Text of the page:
Lunch on the Trojan Wall above the Orroral Valley

Tuesday 11 July: Orroral Ridge of Stone Loop – M/R,ptX. From the Orroral Tracking Station car park (sealed road all the way to there), over the Orroral River bridge via the minitrack site and along the Link Track a bit. When it looks right, a steep 470 vertical m climb up through The Cloisters to The Belfry (locations originally named in the ANUMC rock climbing book ACT Granite). Wander along the Ridge of Stone (named by Graeme Barrow) footpad through the cave at Legoland and on to the Trojan Wall. Geocache GCJ163 Lego Land will beckon. Plunge down the side of the ridge to opposite New Fishloch Yards, then down along the true left side of the Orroral River. Visit the indigenous rock shelter near the bridge and so home. Around 12km and 550m climb and descent, very steep. Maps: Corin Dam and Rendezvous Creek. Leader: John Evans 0417 436 877 john@johnevans.id.au . Transport: ∼$10 per person. Book by Sunday evening.

Further Information

Last came down through The Cloisters 12 Jul 06 with Max and others, and 15 Sep 09 with Eric and others (have the picture of the same rope). Looked for GCJ163 Lego Land before on 24 May 14, but couldn’t find the ‘safe approach’.

Summary

Distance: 12.8km | Climb: 660m | Time: 8.20am – 3.10pm (6hrs 50mins), including 30 mins of breaks | Grading: M/R; H(12)

Photographs

Photographs are available, where you can start a large sized slideshow.

Video

Waypoint and Track Files

Download the .gpx file. (Right click, Save Link As…, Save – if you want to use it.)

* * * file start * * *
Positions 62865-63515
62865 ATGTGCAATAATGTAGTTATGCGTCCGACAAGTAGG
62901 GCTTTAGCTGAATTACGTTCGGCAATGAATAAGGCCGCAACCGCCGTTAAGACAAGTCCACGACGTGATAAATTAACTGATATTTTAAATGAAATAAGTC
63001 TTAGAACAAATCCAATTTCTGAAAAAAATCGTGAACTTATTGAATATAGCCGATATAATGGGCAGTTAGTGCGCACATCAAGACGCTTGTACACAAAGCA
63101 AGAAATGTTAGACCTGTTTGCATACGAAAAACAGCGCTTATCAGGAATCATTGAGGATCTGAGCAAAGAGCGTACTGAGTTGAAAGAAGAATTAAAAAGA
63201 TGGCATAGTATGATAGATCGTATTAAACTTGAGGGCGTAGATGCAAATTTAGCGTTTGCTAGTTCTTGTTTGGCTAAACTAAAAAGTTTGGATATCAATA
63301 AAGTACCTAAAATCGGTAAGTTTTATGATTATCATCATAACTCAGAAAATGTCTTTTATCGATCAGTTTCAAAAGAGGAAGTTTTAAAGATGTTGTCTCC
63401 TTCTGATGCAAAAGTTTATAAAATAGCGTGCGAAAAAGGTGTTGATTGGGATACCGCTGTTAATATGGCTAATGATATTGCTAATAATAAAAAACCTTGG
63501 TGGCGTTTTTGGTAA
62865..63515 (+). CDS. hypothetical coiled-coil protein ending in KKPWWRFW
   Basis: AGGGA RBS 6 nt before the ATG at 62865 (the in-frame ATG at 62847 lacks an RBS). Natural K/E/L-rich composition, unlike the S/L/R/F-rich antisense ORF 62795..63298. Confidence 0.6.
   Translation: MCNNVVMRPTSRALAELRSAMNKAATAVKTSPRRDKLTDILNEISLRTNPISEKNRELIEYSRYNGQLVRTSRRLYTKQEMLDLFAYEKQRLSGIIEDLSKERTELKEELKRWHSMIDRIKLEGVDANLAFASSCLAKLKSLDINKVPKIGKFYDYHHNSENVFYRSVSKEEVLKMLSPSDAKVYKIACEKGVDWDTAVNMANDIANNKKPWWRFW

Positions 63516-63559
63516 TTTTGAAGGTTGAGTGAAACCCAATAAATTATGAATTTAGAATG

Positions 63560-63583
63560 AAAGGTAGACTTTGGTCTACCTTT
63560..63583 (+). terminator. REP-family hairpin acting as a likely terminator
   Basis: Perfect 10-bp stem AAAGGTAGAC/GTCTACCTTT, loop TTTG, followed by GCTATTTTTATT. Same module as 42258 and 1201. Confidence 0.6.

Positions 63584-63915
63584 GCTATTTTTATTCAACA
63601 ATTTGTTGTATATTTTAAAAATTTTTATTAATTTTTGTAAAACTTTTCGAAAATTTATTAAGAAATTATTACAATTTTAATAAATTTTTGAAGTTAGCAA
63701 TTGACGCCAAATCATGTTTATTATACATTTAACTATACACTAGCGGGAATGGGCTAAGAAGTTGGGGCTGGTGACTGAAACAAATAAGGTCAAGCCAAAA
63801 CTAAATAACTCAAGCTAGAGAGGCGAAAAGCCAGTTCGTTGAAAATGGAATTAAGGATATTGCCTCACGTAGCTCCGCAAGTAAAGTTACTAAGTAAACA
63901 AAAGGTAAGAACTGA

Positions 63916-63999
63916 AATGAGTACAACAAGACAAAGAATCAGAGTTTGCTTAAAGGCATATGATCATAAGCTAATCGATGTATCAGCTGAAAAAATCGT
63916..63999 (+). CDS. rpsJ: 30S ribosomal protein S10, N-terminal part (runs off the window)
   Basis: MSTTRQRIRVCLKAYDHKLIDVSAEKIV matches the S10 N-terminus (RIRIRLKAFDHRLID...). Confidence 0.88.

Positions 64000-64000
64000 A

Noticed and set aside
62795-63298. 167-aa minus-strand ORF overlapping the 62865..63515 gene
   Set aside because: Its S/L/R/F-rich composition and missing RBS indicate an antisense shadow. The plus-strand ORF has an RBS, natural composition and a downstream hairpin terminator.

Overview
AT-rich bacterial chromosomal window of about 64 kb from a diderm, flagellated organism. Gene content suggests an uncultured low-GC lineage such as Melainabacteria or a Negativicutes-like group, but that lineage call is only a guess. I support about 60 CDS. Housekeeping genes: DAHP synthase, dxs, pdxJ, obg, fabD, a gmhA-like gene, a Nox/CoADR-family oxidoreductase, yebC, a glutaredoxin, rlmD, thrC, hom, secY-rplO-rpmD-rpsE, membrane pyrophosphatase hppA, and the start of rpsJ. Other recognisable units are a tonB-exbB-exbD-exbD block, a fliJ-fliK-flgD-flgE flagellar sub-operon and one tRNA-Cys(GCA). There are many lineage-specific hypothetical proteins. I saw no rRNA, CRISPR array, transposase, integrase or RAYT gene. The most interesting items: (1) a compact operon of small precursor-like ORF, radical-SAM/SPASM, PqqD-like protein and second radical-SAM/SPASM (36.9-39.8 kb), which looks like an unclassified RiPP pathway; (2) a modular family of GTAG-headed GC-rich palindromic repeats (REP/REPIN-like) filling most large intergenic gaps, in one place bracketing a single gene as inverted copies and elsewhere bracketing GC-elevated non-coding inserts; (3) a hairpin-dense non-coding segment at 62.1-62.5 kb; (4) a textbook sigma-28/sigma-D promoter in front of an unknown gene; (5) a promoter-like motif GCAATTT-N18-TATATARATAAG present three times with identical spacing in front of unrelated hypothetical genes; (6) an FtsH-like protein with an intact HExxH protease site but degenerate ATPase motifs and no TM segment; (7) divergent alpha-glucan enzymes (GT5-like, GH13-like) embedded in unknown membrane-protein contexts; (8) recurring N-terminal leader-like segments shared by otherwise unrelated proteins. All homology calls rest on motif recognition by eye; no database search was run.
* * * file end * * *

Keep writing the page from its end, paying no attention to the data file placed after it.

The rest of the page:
To use in Google Earth, do File, Open… and select Gps or All files as the File Type.

Track Notes

A pretty cold and frosty morning as we left the car park. The flanks of the SE end of the Orroral Ridge of Stone were in shadow and even the tops of the trees were frosty! We walked through the bits and pieces of the Tracking Station site to the north, then around and over the bridge.

At the first opportunity (to save Linda’s feet on the fire trail), we turned left into the bush. For several reasons (including my left knee), it was a slow ascent to the crest of the Ridge. Slow going at first due to the close regrowth, then slow because of the steep climb. We reached the track map-marked ‘Tor’ at 10am, having climbed 325 vertical metres and 1.1km across the ground in 1hr 20mins. This was the beginning of an area of fabulous granite tors, including the ‘Tall Cave’ formation. Up from here we came to the bottom of the rope that assists the climb up a granite slab and then left through a crack. Happy to find this – Eric and I had used it coming down on 15 Sep 09 and the photo from then indicates that it’s exactly the same ropes, tied with the same knots. Pity I haven’t remained in the same good nick over the last 8 years. On up through the top of the rope, we followed pads which match up with the schematic for The Cloisters in ACT Granite, the ANUMC’s book on the climbing areas here (and other ACT locations).

Can anyone help me with the location of The Cloisters area? I may have my previous best guess, marked on the track map as ‘The Cloisters?’, wrongly positioned.

We spotted a couple of cairns just below the crest of the ridge. And we were still climbing for the sunlight to hit us. It was a good temperature for the ascent, but we needed the sun for morning tea. Finally found it.

A few metres of tight regrowth near the crest, then onto the crest footpad. We passed the beginning of a cairned and obvious footpad heading down to the SW. I must come back to see where this goes – is it the correct route to The Cloisters?

We were soon at The Belfry and had a poke about.

The Ridge of Stone footpad is now well defined and I don’t think I lost it in the 1.1km in 25mins from The Belfry to the Orroral Ridge car park. 4 or 5 cars there.